Our third and final winner of the #WhatIfDrone remix contest is Martin Quibell. Focusing on the songwriting aspect of music, he has written lyrics since the age of 10. At that early age he had the guts to send some to Paul McCartney, which earned him a response by postcard from George Martin (telling him Paul thought his lyrics were “pretty good”). No surprise, then, that submitting creative work makes sense to Martin. His piece “Lazy Day Drone” is atypical for drone music, and unfolds in an interesting and unique way.
Clio: What was your creative impetus behind the drone piece you created for us?
Martin: Hmm, that’s slightly tricky in truth. The piece was actually [I think] the third attempt at creating something. The other ideas might be returned to at some time in the future, but this one just seemed to have something.
Your “drone” is unusual in that it doesn’t carry through continuously. Why did you decide on this musical solution?
To me, having a lazy day of doing nothing isn’t something that I find easy. That’s where the uneasiness comes from.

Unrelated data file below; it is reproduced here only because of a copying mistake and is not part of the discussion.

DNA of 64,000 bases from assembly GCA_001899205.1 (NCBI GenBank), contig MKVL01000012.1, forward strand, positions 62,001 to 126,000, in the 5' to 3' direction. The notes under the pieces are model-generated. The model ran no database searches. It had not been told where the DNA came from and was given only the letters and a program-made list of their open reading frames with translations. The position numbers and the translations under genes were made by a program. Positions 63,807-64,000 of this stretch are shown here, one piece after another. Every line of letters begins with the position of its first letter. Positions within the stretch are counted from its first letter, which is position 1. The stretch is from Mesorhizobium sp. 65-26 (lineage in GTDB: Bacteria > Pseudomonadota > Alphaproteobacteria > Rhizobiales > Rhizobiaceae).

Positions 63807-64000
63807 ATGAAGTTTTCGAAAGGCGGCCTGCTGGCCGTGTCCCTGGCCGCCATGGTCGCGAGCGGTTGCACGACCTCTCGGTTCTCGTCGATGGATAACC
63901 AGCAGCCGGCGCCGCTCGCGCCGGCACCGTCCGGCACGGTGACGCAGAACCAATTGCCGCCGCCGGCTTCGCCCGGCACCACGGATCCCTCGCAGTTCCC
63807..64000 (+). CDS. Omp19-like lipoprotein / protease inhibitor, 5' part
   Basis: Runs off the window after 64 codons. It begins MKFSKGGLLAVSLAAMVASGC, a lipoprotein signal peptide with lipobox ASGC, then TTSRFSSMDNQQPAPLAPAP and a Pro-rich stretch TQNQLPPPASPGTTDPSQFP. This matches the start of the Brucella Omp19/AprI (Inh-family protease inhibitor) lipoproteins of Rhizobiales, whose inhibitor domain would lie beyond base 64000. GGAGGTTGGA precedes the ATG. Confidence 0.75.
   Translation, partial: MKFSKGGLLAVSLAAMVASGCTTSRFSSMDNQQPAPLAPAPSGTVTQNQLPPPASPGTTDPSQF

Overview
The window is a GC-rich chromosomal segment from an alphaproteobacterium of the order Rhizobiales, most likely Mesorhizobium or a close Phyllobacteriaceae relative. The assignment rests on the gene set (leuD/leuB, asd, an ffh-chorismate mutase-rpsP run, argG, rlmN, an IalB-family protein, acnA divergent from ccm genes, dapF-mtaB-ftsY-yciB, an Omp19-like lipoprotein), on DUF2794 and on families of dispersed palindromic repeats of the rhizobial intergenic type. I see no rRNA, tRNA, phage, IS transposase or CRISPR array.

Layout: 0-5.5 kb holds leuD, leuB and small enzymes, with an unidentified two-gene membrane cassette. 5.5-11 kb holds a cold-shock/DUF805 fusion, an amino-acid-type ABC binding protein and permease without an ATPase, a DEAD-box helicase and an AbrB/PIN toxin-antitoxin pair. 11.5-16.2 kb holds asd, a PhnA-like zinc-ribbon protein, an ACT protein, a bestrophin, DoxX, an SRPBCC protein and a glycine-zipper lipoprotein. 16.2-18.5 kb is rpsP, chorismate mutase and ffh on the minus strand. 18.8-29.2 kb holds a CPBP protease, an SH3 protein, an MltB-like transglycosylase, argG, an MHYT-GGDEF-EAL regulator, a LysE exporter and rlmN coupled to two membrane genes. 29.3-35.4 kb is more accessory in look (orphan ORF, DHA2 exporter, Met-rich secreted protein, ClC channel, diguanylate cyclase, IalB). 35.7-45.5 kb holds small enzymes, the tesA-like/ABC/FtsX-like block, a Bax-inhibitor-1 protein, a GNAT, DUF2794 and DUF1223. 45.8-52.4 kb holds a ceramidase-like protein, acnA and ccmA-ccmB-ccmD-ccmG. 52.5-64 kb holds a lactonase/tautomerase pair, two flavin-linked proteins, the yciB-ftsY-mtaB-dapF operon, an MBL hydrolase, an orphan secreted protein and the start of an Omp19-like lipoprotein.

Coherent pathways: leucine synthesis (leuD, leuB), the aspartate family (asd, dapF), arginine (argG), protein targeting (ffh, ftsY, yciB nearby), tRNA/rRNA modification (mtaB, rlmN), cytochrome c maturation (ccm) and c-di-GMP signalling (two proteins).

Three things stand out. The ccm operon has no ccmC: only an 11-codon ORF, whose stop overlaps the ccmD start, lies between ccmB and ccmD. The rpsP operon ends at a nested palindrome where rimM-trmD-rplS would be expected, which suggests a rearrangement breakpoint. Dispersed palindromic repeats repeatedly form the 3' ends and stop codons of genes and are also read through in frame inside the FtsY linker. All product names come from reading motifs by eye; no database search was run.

I suddenly happened upon this idea based on the “crickets” and “accordion” [sound samples from the What if? SoundCloud], making me think of the sort of almost discomfort that I myself find in moments of “doing nothing”. I personally find those moments difficult, and get fidgety, so I tap rhythms, play an instrument, or anything, just to be doing something.
To the accordion and crickets I added the acoustic guitar note that I played, along with scratching along the guitar strings, me playing harmonium, also me playing didgeridoo (itself a drone instrument), finger cymbals, and some radio static that I recorded. I’ve always enjoyed adding natural sounds to songs, so this was a lot of fun to me. The fact that it changes occasionally is that it is putting across that uneasiness, and the fidgety nature therein.
How does this piece fit into your usual creative process?
My creative process has always been one of trying to find something different. I do get stuck into certain routines, styles, etc, so I frequently go somewhere different to give me something else that I’m not normally inclined towards. I am a musical sponge that soaks up what it can, and then it gets reflected in what I create, I suppose.
Featured image courtesy of Martin Quibell.